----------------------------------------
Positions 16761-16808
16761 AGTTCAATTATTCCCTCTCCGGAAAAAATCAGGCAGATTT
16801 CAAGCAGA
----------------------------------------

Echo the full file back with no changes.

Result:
Positions 16761-16808
16761 AGTTCAATTATTCCCTCTCCGGAAAAAATCAGGCAGATTT
16801 CAAGCAGA